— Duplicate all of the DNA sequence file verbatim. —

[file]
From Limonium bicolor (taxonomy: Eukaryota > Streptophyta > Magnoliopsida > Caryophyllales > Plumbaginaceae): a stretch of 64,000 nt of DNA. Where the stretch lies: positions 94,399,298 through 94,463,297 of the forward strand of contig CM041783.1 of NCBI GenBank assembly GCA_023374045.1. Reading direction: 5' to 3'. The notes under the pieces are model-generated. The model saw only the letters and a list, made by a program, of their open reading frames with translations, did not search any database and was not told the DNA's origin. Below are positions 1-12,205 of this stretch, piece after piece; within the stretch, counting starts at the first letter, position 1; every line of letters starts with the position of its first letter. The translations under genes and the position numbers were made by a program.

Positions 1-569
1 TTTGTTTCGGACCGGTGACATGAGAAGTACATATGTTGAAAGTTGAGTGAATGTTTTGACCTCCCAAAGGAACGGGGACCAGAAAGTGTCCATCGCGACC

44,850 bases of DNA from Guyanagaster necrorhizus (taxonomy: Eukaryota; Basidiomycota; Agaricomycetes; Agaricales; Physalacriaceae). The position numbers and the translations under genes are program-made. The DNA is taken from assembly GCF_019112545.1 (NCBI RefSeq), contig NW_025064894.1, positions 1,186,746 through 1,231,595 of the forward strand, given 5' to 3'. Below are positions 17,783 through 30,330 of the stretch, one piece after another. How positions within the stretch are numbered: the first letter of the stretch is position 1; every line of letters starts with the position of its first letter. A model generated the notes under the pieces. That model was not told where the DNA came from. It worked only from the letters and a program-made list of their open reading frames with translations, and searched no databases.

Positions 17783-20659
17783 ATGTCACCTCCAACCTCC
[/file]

From Limonium bicolor (taxonomy: Eukaryota > Streptophyta > Magnoliopsida > Caryophyllales > Plumbaginaceae): a stretch of 64,000 nt of DNA. Where the stretch lies: positions 94,399,298 through 94,463,297 of the forward strand of contig CM041783.1 of NCBI GenBank assembly GCA_023374045.1. Reading direction: 5' to 3'. The notes under the pieces are model-generated. The model saw only the letters and a list, made by a program, of their open reading frames with translations, did not search any database and was not told the DNA's origin. Below are positions 1-12,205 of this stretch, piece after piece; within the stretch, counting starts at the first letter, position 1; every line of letters starts with the position of its first letter. The translations under genes and the position numbers were made by a program.

Positions 1-569
1 TTTGTTTCGGACCGGTGACATGAGAAGTACATATGTTGAAAGTTGAGTGAATGTTTTGACCTCCCAAAGGAACGGGGACCAGAAAGTGTCCATCGCGACC

44,850 bases of DNA from Guyanagaster necrorhizus (taxonomy: Eukaryota; Basidiomycota; Agaricomycetes; Agaricales; Physalacriaceae). The position numbers and the translations under genes are program-made. The DNA is taken from assembly GCF_019112545.1 (NCBI RefSeq), contig NW_025064894.1, positions 1,186,746 through 1,231,595 of the forward strand, given 5' to 3'. Below are positions 17,783 through 30,330 of the stretch, one piece after another. How positions within the stretch are numbered: the first letter of the stretch is position 1; every line of letters starts with the position of its first letter. A model generated the notes under the pieces. That model was not told where the DNA came from. It worked only from the letters and a program-made list of their open reading frames with translations, and searched no databases.

Positions 17783-20659
17783 ATGTCACCTCCAACCTCC